The NFL Combine is trucking along on Sunday. While all eyes were on the field to watch the quarterbacks, running backs and wide receivers go through their drills, the defensive backs took their turn to answer media questions.
Mississippi State CB Johnthan Banks is expected to be one of the first cornerbacks drafted. A physical corner who excelled in press coverage, he discussed the upcoming learning curve associated with the NFL's tighter rules on defenders:
I've talked with Maurice Claiborne a couple of weeks ago and he was telling me some of the problems he had. Coming from college you could beat a guy up all the way down the field. In the NFL, you can only touch a guy five or six yards. Just getting around some older guys, learning new things, learning how to play the game all over again. It probably will be a challenge.
Banks also thinks that playing elite competition at the SEC helped him better prepare for the professional level:
We all think we're pros. We all thought we were pros when we were in college. Playing around those guys gave me confidence that I could go out and compete with anybody in the country, anybody in the world, I mean college for the National Football League.
Q: Did you get notes from your brother Marcus on how to prepare for the combine?
A: Yeah, really he just told me to be myself. Do what I have been doing, and just take it to another level.
Don't put too much pressure on yourself, and just let it come to you naturally.
Q: How strange is it that you're the third in line to not only play in the league, but play the same position.
A: It's cool. I don't know the last time when there's been three brothers in the NFL. It's definitely a milestone. It's big for our family, and our city. And so I'm just going to continue it going.
Trufant played mostly man coverage at Washington, and that remains his main strength, although he's passable in zone coverage. His draft stock depends on how his speed and slim frame translate during drills.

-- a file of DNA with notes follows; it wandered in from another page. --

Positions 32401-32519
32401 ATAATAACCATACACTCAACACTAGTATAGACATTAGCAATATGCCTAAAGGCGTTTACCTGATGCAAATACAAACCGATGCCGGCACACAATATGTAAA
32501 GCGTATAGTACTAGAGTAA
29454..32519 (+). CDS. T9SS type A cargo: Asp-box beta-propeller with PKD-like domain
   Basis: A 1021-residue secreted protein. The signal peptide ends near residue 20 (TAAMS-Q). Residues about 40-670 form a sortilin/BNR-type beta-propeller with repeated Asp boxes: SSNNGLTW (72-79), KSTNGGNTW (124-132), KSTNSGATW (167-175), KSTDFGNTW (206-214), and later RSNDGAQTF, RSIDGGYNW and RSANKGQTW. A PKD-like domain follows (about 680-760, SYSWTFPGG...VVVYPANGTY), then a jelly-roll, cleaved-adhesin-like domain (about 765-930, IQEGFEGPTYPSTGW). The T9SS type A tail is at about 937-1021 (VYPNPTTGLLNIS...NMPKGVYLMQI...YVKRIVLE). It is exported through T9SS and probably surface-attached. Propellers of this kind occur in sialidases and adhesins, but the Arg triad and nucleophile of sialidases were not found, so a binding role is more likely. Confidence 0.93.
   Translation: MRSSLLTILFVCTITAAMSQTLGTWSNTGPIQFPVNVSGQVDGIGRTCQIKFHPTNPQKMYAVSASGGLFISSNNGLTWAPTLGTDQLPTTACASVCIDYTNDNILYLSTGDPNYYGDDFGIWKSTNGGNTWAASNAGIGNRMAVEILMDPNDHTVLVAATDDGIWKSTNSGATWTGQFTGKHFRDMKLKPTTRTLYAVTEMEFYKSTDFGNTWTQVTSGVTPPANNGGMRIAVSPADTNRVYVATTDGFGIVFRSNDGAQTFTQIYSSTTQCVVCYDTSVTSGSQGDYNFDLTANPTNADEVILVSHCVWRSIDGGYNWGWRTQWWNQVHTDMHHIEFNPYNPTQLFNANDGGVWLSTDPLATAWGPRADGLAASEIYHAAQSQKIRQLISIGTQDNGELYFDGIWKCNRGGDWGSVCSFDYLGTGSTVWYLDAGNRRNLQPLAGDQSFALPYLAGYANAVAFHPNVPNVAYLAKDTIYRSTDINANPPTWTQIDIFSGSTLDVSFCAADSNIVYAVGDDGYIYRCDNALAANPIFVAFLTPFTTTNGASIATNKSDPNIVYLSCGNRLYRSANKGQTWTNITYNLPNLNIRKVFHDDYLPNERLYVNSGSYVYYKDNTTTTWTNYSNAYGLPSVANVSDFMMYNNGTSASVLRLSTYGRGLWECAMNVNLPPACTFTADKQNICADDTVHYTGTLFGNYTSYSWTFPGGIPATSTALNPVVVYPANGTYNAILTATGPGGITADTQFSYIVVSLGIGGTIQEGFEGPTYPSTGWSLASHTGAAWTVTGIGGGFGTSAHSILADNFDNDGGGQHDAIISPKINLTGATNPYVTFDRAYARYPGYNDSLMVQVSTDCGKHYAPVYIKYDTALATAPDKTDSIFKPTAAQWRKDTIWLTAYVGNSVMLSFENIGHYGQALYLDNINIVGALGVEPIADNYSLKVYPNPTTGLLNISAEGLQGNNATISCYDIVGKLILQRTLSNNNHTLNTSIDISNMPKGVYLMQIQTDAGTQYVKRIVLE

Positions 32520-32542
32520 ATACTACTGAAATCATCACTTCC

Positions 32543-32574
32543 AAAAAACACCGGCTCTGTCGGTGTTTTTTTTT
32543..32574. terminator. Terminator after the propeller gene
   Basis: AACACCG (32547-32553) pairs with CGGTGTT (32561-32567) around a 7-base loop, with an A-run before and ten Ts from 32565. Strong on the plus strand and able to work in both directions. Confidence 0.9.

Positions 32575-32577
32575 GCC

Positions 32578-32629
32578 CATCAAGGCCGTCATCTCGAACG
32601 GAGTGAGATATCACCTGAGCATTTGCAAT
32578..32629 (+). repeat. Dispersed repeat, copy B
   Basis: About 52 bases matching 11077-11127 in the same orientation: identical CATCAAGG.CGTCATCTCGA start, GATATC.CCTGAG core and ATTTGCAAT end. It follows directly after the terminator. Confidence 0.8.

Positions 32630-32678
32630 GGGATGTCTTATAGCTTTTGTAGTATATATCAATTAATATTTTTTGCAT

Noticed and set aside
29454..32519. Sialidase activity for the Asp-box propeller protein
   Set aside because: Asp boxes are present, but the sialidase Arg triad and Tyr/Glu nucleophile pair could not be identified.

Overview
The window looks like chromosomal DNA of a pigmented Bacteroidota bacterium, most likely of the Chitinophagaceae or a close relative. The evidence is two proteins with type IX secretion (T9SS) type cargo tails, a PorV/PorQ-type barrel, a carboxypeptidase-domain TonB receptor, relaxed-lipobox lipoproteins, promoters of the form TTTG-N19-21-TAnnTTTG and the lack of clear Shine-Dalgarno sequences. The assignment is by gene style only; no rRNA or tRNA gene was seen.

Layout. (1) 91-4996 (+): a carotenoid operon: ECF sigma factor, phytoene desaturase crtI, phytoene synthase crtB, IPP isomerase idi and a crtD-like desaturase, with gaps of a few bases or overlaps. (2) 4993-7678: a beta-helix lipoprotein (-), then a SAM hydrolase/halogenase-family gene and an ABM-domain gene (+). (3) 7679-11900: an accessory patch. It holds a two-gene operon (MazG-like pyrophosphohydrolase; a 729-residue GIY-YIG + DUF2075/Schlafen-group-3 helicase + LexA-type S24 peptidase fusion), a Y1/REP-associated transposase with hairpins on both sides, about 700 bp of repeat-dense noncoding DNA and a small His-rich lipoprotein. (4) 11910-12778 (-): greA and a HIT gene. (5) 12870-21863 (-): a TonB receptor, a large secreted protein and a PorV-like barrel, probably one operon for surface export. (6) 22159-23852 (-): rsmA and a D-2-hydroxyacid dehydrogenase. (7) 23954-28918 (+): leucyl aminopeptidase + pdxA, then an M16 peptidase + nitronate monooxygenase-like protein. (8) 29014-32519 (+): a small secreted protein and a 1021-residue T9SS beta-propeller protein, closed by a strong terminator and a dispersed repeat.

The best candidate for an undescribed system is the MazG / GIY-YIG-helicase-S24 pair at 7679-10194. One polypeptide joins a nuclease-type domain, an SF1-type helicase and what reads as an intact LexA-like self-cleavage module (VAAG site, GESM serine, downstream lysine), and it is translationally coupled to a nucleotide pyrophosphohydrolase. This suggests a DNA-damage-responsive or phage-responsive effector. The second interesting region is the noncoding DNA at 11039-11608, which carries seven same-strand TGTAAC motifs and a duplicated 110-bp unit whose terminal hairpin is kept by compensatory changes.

"Me and Earl talk all the time. He's just constantly reminding me to do my thing, and a football player's going to be a football player."
How does your game compare to his game?
"I just try to mold my game around his passion for the game. My freshman year I used to watch him run around the field, practicing full speed, full intensity. So I try to model my game after his."
LSU CB Tyrann Mathieu is one of the biggest wild-cards in this year's draft after multiple off-field incidents, so it was crucial for him to make a good impression:
"First of all, I want them to be able to trust me. I hold myself accountable for everything I've done and in this past year it's been tough. At the end of the day I want them to know that I'm a football player. I want to be a great teammate and I want to be the same leader on the field that I know I can be off the field.
Do you expect teams to trust you right now?
"I'm not totally asking them to trust me right now," he said. "What I have asked is for them to give me an opportunity to play the game. I've had a lot of time to reflect on it, especially without football. It's really given me a different outlook on life and it's just about being the right kind of person."
"Honey Badger" spent time in drug rehab and credits current NFL players Patrick Peterson, Darrelle Reis, Morris Claiborne and Corey Webster for being part of his support system. He will have one of the more scrutinized workouts this week. He hopes to emulate Janoris Jenkins, who also had off-field issues but wowed scouts at the Combine and had a quality rookie year with the Rams.
The defensive backs are the last unit to arrive in Indianapolis. They will do their bench press reps on Monday and hit the field on Tuesday for their drills.
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